The 7 species of New World Vultures are resident to the Americas. Despite many similarities, they are actually unrelated to the Old World Vultures. The New World Vultures are thought to have evolved from cranes, whereas the Old World Vultures have the same origins as hawks. Some recent taxonomic studies have cast doubt on whether the New World Vultures should be considered as raptors. In these taxonomies, they have been moved from the Falconiformes order to the Ciconiiformes order, as there is evidence that they are more closely related to Herons, Storks & Ibises than they are to Hawks & Eagles.
The Old & New World Vultures are considered to be one of the best examples of convergent evolution - similar species evolving from totally different origins. Similar to the Old World Vultures, the New World Vultures are carrion eaters, they have bald head & necks (other than a thin layer of down), strong bills & are very strong flyers. There are two obvious (well, almost) differences between the two types of vulture, the New World Vultures have no internal separation of the nostrils (so you can see right through the nostrils on the beak) & they have weak feet, more suitable for walking than killing & the hind toe is not functional. They lack a syrinx, similar to our voice box, so limited to grunts & wheezes. In size, the New World Vultures range from medium sized to very large. The Andean Condor is often considered the worlds largest land-based flying bird, in terms of overall size (the Marabou Stork may have a larger wingspan & the Wandering Albatrosses spend the majority of their lives on or over water).
They have broad wings, coupled with a large wingspan, this leads to effortless, elegant flight. Given a hot day with good thermals, can often stay in flight all day.
Several of the New World Vultures have habit of muting (or pooing) on their legs, this makes the naturally dark coloured legs look white. It is thought that this is possibly for cooling their legs (thought to be the reason storks, to which they may be related, do it) or as a level of protection from bacteria in the carrion they eat.
In America, the vultures (especially Turkey Vultures) are often referred to as buzzards, while raptors of the buzzard (buteo) family are referred to as hawks.
Turkey Vultures (Cathartes aura) (and some other small New World Vultures) have a highly developed sense of smell, and are able to detect carrion by that sense alone, from very long distances. The carrion is detected long before it starts rotting too much, vultures will avoid eating badly rotten flesh, possibly because of lethal bacteria, & prefer fresh meat (in fact will often bathe after eating). The larger vultures have keen eyesight & a poorer sense of smell, relying on the smaller vultures to find the carrion & then chasing them off. Some of the larger vultures prefer to eat the parts that the smaller ones can't (such as the skin & tough tendons), leaving the rest for the smaller vultures. Early theories on the success of Turkey vultures included a highly developed sense of hearing able to detect the sound of flies around the carcass, the ability to spot small flesh eating rodents heading towards the carcass and an "occult" sense that humans could not detect. Other vultures do use sight to detect carrion, both directly & by observation of other vultures heading down towards the carcass.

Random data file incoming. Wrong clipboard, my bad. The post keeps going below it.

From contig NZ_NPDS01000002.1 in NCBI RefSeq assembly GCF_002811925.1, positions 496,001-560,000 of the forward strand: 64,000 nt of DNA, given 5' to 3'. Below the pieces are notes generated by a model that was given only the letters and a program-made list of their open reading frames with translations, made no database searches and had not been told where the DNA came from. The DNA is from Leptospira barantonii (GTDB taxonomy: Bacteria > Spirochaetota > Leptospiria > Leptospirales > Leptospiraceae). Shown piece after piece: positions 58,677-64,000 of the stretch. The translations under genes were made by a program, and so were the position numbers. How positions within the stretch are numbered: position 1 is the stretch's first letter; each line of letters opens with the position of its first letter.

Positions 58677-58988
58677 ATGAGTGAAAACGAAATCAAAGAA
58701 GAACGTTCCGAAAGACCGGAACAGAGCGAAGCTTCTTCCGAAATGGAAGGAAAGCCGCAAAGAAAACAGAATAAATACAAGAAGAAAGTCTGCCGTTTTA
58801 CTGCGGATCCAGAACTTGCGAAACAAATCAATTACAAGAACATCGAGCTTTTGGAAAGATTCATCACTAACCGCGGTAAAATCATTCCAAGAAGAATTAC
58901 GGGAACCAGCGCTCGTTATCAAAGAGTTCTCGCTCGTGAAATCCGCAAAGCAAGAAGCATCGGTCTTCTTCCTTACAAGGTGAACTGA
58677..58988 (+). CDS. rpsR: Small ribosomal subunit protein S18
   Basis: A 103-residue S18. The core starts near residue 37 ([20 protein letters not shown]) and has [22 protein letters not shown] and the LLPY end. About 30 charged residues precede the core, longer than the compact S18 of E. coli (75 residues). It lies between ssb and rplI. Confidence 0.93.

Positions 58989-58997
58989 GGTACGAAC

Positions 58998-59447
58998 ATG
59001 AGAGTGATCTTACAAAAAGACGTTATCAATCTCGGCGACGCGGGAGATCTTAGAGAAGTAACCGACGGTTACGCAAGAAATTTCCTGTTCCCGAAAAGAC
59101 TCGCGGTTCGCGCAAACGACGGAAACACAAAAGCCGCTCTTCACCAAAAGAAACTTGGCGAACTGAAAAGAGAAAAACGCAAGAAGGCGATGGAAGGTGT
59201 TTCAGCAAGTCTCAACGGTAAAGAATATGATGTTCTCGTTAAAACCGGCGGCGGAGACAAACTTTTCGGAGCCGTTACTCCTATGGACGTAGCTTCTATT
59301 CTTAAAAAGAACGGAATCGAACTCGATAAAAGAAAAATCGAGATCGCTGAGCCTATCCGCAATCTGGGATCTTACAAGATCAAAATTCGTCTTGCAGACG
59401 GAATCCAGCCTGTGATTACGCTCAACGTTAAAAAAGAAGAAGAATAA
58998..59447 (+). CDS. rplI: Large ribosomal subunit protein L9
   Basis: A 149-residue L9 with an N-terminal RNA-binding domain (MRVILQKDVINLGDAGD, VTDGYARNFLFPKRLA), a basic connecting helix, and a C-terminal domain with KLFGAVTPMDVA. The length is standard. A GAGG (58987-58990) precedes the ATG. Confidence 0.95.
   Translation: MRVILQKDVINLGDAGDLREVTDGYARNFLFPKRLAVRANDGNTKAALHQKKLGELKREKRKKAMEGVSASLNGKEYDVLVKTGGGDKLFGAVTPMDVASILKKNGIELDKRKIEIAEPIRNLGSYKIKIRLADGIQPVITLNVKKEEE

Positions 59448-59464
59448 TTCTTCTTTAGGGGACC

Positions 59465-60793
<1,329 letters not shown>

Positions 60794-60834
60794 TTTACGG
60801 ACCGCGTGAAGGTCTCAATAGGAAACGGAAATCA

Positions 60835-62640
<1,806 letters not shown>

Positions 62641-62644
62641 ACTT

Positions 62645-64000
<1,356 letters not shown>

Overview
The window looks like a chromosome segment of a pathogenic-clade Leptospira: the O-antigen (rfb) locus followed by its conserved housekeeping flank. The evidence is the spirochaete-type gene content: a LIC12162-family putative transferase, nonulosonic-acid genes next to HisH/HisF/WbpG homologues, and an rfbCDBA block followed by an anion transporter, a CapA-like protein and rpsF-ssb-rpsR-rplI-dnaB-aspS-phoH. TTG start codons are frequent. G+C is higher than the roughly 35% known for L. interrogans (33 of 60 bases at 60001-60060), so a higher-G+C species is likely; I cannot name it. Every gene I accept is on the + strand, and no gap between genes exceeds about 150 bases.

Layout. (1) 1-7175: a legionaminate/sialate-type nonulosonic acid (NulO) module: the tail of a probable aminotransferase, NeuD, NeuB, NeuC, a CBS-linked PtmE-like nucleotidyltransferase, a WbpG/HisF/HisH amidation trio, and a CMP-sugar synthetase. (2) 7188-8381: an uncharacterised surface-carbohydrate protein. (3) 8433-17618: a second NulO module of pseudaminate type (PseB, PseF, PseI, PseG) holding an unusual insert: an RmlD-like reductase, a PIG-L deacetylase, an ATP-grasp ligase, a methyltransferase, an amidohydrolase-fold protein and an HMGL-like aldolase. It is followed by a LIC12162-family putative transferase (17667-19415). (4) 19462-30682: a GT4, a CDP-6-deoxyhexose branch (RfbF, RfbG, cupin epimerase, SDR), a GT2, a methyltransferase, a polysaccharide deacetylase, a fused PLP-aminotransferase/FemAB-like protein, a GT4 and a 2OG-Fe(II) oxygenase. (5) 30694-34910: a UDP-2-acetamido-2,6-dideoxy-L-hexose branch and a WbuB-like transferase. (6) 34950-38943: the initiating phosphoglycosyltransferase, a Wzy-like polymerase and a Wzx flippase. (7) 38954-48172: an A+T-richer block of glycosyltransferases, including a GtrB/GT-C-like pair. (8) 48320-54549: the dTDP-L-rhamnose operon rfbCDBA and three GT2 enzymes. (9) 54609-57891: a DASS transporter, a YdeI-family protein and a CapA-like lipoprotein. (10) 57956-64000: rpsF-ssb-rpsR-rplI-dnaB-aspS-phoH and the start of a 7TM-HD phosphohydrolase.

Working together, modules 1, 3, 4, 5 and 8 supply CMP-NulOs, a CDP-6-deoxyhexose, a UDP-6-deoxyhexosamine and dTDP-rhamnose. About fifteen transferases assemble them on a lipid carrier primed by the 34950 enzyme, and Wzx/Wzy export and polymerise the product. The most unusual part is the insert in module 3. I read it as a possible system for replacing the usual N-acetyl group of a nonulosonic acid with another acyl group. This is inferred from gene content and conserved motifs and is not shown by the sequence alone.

Turkey Vulture : Least Concern (LC)
The two species of Condor (Californian & Andean) are included in the New World Vultures. They are the worlds largest flying birds, both around 130cms (50") in length & 10kg (22 lbs) in weight. The 3 metre (10ft) wingspan of the Andean Condor (Vultur gryphus) slighly exceeds that of the Californian Condor (Gymnogyps californianus). The Condors only breed every other year, the Andean Condors lay two eggs & the Californian Condors only a single egg. The Californian Condor population dwindled to 21 birds (including wild & captive birds), in 1982 & it was decided to capture all of them & conduct an intensive breeding program, to save the bird from extinction. Reintroduction into the wild started 10 years later & by 1998, the number of birds had risen to 145, in total. In the year from June 2000 to June 2001, 4 Californian condors have been found dead from lead poisoning & a further 13 found to be seriously ill. It is thought that it was caused by the birds feeding off animals previously shot by hunters. Over that period, 56 Californian Condors were seen in the wild.
Californian Condor : Critically Endangered (CR C2a(i);D)
Andean Condor : Near Threatened (NT)
In American Indian mythology, it was believed that the sun was originally much closer to the earth & was in danger of burning it up. First the fox unsuccessully tried to pull the sun away in its mouth, accounting for the black inside of its mouth. Next the opossum unsuccessully tried to pull the sun away with its tail, accounting for the hairless tail. Finally a beautiful fully feathered vulture successfully pushed the sun away from the earth with its head, thus becoming bald for eternity.
The Pueblo Indians believed the vulture to be a symbol of purification, using the feathers of the Turkey Vulture to remove evil influences from people & objects.
The return of the Turkey Vulture after winter was believed to signify the end of frosts. They often return to their summer feeding grounds precisely on the Vernal Equinox, the winter migration often starts around the Autumnal Equinox.
Wearing a feather of a Black Vulture (Coragyps atratus - meaning "vulture dressed in black") was believed to prevent rheumatism.
A Wake of Vultures